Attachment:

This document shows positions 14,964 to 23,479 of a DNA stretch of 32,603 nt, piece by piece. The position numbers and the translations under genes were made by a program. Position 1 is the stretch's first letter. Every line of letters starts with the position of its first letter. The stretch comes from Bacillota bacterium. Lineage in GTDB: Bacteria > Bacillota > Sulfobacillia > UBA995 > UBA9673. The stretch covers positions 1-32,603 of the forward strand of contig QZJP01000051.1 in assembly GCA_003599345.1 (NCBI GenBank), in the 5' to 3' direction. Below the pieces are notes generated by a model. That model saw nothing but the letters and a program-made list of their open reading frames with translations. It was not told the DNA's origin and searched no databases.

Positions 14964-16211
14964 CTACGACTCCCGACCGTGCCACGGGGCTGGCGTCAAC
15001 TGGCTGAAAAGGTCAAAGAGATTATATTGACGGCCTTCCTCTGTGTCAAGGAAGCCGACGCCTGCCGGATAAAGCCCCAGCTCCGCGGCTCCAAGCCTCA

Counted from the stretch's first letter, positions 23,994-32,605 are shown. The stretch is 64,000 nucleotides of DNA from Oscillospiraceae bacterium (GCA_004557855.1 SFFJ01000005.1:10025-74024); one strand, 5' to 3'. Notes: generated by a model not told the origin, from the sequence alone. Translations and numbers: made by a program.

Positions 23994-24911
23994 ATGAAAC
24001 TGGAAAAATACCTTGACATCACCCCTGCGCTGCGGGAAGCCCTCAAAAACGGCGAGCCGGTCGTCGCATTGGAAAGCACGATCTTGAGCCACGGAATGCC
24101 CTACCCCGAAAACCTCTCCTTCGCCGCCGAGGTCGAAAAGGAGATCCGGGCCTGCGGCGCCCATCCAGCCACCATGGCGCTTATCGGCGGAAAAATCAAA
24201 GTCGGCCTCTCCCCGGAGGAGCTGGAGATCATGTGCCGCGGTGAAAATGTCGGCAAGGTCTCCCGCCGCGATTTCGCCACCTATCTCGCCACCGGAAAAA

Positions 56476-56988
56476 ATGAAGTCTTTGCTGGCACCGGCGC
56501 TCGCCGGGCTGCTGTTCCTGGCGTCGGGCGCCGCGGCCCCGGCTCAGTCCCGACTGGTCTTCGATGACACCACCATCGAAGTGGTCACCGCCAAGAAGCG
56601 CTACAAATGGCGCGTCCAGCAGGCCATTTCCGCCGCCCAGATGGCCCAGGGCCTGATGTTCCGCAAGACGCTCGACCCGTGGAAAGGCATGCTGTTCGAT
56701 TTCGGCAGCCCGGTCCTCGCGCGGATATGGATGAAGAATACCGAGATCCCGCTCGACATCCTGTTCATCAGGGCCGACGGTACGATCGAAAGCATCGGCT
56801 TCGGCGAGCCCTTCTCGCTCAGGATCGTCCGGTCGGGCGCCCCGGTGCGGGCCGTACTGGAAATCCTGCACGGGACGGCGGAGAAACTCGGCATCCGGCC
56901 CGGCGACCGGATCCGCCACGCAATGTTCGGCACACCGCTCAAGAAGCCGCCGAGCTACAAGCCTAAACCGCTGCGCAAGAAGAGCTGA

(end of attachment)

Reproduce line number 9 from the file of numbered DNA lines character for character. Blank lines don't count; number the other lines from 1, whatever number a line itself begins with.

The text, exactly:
24101 CTACCCCGAAAACCTCTCCTTCGCCGCCGAGGTCGAAAAGGAGATCCGGGCCTGCGGCGCCCATCCAGCCACCATGGCGCTTATCGGCGGAAAAATCAAA